Williams has a habit of doing things rather well, and the Renault Clio it turned out a few years ago came in a very sober shade of blue. It also packed the kind of punch that has readers of performance car magazines running for the lavatory clutching their crotches and whimpering to themselves, but alas it is extinct.

This understated F1 appearance is where Jaguar wants to be with its 'R' range of tweaked kitty-cats. Like their racing counterparts they come soaked in dark metallic green, but lose out on authenticity by providing enough controls for only one driver rather than three.

If things going at this rate Acacia Drive at eight in the morning will soon resemble the grid at Monaco, and the rush hour will take on F1-inspired silliness.

Janice the mortgage advisor will pull out in her Schumacher Seicento and immediately cut across in front of assorted Renaults, Hondas and Jaguars. Meanwhile Simon the advertising account handler and will nip by in his Montoya-badged BMW and lead the charge onto the ring road.

Perhaps as a finishing touch the team bosses should write the owners manuals. Ron Dennis could interface with new Mercedes owners on the hows and whys of optimizing their performance envelope, while Renault owners could struggle along behind with Flavio Briatore's guidance: "Issa box of performance. All the ingredients are in da box an you av the key."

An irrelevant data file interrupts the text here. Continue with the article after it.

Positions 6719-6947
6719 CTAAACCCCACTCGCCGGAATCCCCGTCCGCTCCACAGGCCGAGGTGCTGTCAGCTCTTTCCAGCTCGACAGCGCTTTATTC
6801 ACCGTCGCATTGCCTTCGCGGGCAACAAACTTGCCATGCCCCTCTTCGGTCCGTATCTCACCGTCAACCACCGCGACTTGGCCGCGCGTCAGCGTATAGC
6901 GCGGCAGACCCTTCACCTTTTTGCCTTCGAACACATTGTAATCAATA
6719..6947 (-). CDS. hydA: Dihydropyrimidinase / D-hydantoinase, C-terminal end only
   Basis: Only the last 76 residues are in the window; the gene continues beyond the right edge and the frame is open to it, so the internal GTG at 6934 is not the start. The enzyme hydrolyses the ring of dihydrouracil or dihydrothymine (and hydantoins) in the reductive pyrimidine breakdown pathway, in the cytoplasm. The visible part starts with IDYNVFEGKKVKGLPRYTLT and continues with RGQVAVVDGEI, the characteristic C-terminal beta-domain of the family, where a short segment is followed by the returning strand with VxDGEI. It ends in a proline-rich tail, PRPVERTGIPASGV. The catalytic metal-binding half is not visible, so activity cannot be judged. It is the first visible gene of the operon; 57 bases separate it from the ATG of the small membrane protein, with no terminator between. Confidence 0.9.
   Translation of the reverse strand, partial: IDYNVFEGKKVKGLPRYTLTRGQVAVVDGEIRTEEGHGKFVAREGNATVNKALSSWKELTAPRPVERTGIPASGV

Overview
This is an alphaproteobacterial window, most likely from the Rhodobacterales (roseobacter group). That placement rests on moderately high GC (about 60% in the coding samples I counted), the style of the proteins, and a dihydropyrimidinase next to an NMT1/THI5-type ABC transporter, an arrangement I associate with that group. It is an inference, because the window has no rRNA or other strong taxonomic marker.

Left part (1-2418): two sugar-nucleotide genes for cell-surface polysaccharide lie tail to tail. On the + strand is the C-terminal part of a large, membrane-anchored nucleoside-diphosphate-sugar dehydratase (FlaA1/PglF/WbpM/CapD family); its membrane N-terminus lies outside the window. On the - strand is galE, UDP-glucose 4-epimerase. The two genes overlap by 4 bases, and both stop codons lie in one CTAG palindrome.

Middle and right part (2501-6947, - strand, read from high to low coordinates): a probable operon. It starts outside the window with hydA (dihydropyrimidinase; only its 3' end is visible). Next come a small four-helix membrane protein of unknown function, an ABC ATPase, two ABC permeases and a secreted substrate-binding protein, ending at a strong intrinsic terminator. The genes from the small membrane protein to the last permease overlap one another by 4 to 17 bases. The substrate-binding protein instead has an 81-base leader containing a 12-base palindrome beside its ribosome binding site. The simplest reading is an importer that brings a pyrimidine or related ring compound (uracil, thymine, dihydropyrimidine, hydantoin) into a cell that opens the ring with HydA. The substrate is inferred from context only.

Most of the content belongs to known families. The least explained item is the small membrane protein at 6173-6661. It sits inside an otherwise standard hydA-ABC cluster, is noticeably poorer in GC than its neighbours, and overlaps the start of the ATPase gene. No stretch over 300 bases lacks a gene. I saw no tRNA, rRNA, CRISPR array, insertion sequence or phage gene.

BMW meanwhile would be very simple: a picture of Patrick Head looking cross next to the words "JUST GET IN THE CAR AND QUICK ABOUT IT!"

Of all the Formula 1 inspired cars available there was only one I actually considered - a Mini Cooper. After 40-odd years the granddaddy of the breed is still the benchmark and, having a long and affectionate Mini driving life in my past, it seemed right to go and pick up one of the very last of the breed for posterity's sake.

As it sat in the showroom however its cheeky expression seemed to be weighing up where it wanted to rust first and so, finally, I ended up right where the majority of Formula 1 journalists find themselves every few years: in a Ford dealership.

This might seem a touch strange as Ford is the anti-motor racing marque. It abandoned F1 after 35 years, touring cars after 40 years, is starving Formula Ford out of existence and generally removing itself from the sport much like the US Marines vacated Hanoi... yet F1 journalists love them.

Recently a bunch of us were standing about in an arrivals hall somewhere around the world clutching copies of glossy music magazines, debating parenthood and comparing one another's choice of car. Thing was there was no need for comparison, because I was the odd one out and everyone else owned exactly the same car.

It seems that if royalty is signified by Daimler and Arab sheiks by Lamborghini, then a Ford Ka tells you an F1 scribe is near at hand. Uncle Henry may have departed the paddock but he's not forgotten and outselling all the F1-badged cars by a hundred to one, and he's about to chalk up another Ka on his monthly quota. They're cheap, they're fun - and they're small enough to get out of the way when a field of Formula 1-badged commuters come barreling into your mirrors.